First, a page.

Sleep Apnea Impairs Hippocampal Function and Adult Neurogenesis
Pagan, Chelsea Mia Angelyne
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Sleep apnea is a respiratory disorder characterized by periods of sleep during which no effective breaths are taken. Recurrent episodes of apnea caused by upper airway obstruction and/or cessation of central respiratory signaling results in repeated bouts of hypoxemia. Sleep apnea is quite common, affecting approximately 10% of adults in western nations, but a large proportion of patients remain undiagnosed and untreated. Continuous positive air pressure devices, or CPAP therapy, are effective therapeutics to maintain upper airway patency and prevent apneas, but are not universally available nor tolerated by sleep apnea patients. Obesity, the single biggest risk factor for the development of sleep apnea, is even more common and its prevalence is expected to rise. Therefore, sleep apnea represents a considerable health burden for the world population. Patients with sleep apnea have a greater risk of developing cardiovascular complications, such as hypertension and stroke, and as a result, much research has focused on the mechanisms of damage to the cardiovascular system. However, OSA is also known to impact the central nervous system. Some proportion of sleep apneas are generated by a failure of the central respiratory network to signal properly. Furthermore, patients with untreated sleep apnea experience mild cognitive impairments and are reported to have alterations in the activity of a number of brain regions. Even so, the mechanisms by which sleep apnea affects the central nervous system remain largely unknown. As both a critical regulator of learning and memory and one of only two structures in the mammalian brain capable of adult neurogenesis, the hippocampus may be particularly at risk in untreated sleep apnea. Indeed, individuals with sleep apnea experience mild cognitive impairment associated with changes to the hippocampus. Although oxygen homeostasis is a well-recognized factor that can influence multiple hippocampal processes, the impact of intermittent hypoxia (IH), a principal consequence of sleep apnea, on hippocampal neurophysiology remains unclear. I hypothesized that intermittent hypoxia would cause dysfunction in multiple stages of adult neural development to impair circuit function of the dentate gyrus (DG), thus contributing to injury of the hippocampus. The studies related in this dissertation utilize behavioral, electrophysiological, and immunohistological techniques to describe the effects of chronic intermittent hypoxia (IH) exposure on the neurophysiology of the murine hippocampus. IH impaired spatial memory in the Barnes maze apparatus and correlated with attenuated long-term potentiation (LTP) in the DG. Immunohistological analyses revealed that IH differentially perturbs adult neurogenesis by decreasing the number of new-born neurons, while simultaneously increasing neuroprogenitor cell proliferation. Although administration of the superoxide anion scavenger antioxidant, MnTMPyP, mitigated LTP suppression and prevented adult born neuron loss, IH-dependent proliferation of neuroprogenitor cells was unaffected. These data demonstrate that IH disrupts multiple processes in the DG that are both dependent on, and independent of, reactive oxygen species (ROS). These novel findings identify IH-induced changes in cellular and functional correlates of hippocampal learning and memory that likely contribute to cognitive deficits in sleep apnea. Further work is required to determine the non-ROS-mediated mechanisms that affect the neural progenitor pool of the hippocampus and whether either mechanism could serve as a future target for sleep apnea therapeutics.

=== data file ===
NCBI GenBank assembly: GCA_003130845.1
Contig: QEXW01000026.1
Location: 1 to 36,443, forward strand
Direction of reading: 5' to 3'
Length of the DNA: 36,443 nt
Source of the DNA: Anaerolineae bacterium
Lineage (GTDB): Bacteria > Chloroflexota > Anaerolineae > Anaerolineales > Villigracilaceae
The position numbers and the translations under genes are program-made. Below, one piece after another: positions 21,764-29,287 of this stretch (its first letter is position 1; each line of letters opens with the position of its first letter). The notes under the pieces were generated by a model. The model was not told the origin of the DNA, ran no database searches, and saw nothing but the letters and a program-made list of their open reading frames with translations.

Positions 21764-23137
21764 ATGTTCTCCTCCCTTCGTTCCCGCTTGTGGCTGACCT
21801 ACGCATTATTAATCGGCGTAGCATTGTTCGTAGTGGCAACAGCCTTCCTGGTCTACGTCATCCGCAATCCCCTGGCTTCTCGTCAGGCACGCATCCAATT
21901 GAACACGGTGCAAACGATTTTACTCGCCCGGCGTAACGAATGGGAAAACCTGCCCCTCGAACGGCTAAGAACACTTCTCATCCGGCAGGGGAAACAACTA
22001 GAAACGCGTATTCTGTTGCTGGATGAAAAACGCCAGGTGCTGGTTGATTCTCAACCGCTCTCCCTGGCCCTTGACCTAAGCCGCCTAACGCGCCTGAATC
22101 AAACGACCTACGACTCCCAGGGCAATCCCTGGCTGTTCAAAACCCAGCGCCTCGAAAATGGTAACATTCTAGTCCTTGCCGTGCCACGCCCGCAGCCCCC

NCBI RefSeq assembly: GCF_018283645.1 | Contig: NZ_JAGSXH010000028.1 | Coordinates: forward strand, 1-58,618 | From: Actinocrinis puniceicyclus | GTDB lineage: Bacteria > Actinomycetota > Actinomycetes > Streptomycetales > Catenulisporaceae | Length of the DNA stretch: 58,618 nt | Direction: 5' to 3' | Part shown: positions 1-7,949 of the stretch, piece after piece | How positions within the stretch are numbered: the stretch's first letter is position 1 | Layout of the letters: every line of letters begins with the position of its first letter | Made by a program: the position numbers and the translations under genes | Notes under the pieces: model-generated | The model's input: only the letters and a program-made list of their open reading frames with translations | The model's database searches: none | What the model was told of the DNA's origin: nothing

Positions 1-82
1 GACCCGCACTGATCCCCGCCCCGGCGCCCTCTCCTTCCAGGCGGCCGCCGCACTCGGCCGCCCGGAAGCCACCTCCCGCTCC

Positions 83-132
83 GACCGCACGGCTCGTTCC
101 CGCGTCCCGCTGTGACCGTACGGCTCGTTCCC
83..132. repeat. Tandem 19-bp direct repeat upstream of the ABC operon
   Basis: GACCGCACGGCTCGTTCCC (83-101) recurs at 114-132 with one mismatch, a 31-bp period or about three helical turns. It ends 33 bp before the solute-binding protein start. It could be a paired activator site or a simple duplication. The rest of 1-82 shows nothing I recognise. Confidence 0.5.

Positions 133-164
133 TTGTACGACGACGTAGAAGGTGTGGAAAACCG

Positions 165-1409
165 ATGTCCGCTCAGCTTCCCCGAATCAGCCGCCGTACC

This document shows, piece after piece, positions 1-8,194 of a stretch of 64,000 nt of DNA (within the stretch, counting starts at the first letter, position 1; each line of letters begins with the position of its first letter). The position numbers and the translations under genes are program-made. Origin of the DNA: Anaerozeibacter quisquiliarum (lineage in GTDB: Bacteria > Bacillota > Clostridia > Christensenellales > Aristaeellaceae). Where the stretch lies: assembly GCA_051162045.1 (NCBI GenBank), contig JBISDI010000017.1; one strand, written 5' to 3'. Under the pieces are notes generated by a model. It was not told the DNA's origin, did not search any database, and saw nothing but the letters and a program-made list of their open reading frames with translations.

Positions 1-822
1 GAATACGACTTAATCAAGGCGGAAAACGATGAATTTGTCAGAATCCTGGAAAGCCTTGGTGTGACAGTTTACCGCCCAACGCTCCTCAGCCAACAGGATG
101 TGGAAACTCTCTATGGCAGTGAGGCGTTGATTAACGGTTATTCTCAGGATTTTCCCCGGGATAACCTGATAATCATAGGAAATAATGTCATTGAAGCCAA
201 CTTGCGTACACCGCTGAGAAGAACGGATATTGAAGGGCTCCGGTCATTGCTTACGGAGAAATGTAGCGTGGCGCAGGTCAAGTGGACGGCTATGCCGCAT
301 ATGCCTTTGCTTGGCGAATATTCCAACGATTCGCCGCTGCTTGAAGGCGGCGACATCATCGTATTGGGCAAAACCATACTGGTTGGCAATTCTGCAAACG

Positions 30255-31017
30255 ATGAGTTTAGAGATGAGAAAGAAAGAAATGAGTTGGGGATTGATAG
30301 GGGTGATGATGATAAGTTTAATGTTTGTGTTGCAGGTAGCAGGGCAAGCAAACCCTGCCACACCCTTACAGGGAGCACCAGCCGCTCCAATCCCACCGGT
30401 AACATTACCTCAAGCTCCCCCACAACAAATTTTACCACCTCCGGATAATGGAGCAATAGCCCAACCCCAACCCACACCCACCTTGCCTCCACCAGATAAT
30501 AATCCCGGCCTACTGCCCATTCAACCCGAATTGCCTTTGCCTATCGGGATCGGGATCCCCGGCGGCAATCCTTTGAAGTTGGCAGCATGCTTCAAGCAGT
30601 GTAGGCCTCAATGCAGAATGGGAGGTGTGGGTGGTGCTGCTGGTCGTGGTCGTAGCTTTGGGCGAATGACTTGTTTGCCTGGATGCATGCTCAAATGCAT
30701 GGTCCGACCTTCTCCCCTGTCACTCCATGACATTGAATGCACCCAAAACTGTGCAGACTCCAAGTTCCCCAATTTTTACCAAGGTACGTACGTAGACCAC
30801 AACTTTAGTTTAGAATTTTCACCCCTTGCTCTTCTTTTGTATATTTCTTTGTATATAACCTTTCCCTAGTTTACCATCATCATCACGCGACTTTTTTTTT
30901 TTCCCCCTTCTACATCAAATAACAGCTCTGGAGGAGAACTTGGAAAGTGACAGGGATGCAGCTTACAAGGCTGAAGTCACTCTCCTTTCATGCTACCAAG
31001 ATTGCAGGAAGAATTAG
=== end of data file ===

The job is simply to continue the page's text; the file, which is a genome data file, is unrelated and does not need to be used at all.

- Pathology